I recently completed a PhD in a research university in U.S. and came back to my home country in South America. I have a position as a faculty member in a state college. However, the position focuses on teaching and academic administration duties. Without a lab and funding, it has been very difficult to continue the research or even to continue a reciprocal correspondence with my research collaborators.

I was wondering if I can ask for suggestions about how to continue pursuing my career path as scientist.

  • Welcome Jessica! This is a good question. The question about doing a postdoc remotely is an independent question, so I have removed it from this post - please ask it separately in its own post.
    – ff524
    Jun 19 '14 at 13:17

Where do you expect the funding to come from? In my experience, in UK and other European countries, the research funding comes from successful proposals to the relevant funding bodies. There are research centres that were established and keep going only because the staff there constantly submits project proposals (somebody told me that the success rate is 1 out of 5 or maybe even lower).

You are on your own, so your best bet is to find out what funding bodies can sponsor research in you location. Then you have to come with an idea about a project but keep in mind that most often than not the funding bodies have priorities, which change on regular basis, e.g. every year, and it is VITAL that your proposal fits their priorities.

Whether you personally will have time for research is another matter. If your college is not very interested in research, you might have a heavy teaching workload and would be able to spend time on research during the breaks between the academic terms. You might have enough funding for one or more PhD students, who would do the majority of the work while you supervise them.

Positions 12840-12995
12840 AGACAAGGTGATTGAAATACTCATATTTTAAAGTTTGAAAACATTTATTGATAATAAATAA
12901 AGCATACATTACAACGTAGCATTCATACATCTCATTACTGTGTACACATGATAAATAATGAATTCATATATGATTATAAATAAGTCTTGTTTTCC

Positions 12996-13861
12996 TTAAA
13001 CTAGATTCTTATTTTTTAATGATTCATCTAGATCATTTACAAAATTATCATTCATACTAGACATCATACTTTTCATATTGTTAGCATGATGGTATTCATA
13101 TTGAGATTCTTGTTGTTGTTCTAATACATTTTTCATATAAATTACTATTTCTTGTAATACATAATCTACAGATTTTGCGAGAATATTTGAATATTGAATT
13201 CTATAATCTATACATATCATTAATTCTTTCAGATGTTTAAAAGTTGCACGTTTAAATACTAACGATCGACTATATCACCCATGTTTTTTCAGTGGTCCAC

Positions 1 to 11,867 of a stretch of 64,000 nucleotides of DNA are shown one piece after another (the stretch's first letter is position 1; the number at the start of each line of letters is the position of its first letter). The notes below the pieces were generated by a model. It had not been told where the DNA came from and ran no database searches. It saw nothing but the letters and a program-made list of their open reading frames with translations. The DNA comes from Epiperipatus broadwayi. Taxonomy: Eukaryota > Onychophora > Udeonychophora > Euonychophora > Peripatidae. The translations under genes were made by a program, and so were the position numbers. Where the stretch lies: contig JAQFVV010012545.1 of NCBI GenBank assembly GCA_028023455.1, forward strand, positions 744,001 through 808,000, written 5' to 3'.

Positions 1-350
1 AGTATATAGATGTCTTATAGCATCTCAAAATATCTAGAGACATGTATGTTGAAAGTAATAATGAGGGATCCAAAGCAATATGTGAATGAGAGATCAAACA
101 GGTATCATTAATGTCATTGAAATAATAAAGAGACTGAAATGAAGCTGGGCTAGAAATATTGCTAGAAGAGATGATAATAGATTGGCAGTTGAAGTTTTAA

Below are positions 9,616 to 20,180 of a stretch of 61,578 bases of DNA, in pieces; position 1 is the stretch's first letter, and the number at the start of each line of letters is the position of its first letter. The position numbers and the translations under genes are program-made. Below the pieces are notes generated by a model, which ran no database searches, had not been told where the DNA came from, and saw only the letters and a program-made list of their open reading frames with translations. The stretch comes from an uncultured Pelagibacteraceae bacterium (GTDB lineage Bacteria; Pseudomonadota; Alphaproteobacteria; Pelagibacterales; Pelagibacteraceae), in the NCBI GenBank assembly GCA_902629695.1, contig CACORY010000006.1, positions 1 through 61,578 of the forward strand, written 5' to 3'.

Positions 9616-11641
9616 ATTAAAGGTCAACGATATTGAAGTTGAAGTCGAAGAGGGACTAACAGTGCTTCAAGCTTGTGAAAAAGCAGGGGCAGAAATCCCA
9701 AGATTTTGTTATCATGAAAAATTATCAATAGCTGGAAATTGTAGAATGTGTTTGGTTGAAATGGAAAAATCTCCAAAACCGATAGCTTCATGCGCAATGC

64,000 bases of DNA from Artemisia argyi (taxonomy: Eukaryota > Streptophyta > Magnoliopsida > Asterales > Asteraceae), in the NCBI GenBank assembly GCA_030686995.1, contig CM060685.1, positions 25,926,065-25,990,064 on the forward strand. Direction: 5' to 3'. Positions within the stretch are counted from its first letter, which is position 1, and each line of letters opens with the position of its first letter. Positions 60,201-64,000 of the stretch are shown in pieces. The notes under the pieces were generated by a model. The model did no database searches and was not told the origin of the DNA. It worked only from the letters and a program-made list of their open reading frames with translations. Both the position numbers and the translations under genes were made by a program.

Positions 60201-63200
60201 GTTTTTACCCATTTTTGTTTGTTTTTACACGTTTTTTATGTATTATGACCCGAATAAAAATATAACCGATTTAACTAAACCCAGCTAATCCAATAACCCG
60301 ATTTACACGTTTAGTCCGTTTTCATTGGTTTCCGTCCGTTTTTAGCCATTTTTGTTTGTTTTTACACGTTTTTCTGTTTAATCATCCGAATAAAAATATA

There is another option, which might be not applicable in your research field as you mentioned you need a lab but maybe part of the research could be done this way – find undergrad students, who are enthusiastic about your research ideas and would be happy to do some work for free (or as a part of their assessment – coursework, final year project, etc.). That is how I started my research career many years ago (as a 2-nd year student) – one of our professors invited several bright students from the courses he was teaching to take part in a very innovative research. We had the first results after a couple of months, which allowed the professor to secure funding for several further projects. Then we could buy more equipment, attend conferences, there were several PhD grants as well.


Jessica, you are certainly in a tough position, because your current incentive structure gives most weight to teaching and administration. Thus, it will be difficult to maintain a strong program of research. The evidence on productivity among faculty shows that smaller more frequent blocks of time leads to more output than binge- or marathon-writing sessions. Try to make collaborations a priority, as this will help minimize your isolation.

  • 1
    This answer is a bit of sympathy mixed with some general good advice, but it doesn't seem like it really addresses the OP's specific dilemma in a helpful way.
    – ff524
    Jun 19 '14 at 13:24
  • 2
    @ff524 Her options are limited. If she remains in her position, she has to figure out how to be productive despite her heavy teaching load. Beyond that, the options are limited, with the exception of going back on the job market to find a more research intensive job.
    – Brian P
    Jun 19 '14 at 13:42

Your Answer

By clicking “Post Your Answer”, you agree to our terms of service, privacy policy and cookie policy

Not the answer you're looking for? Browse other questions tagged or ask your own question.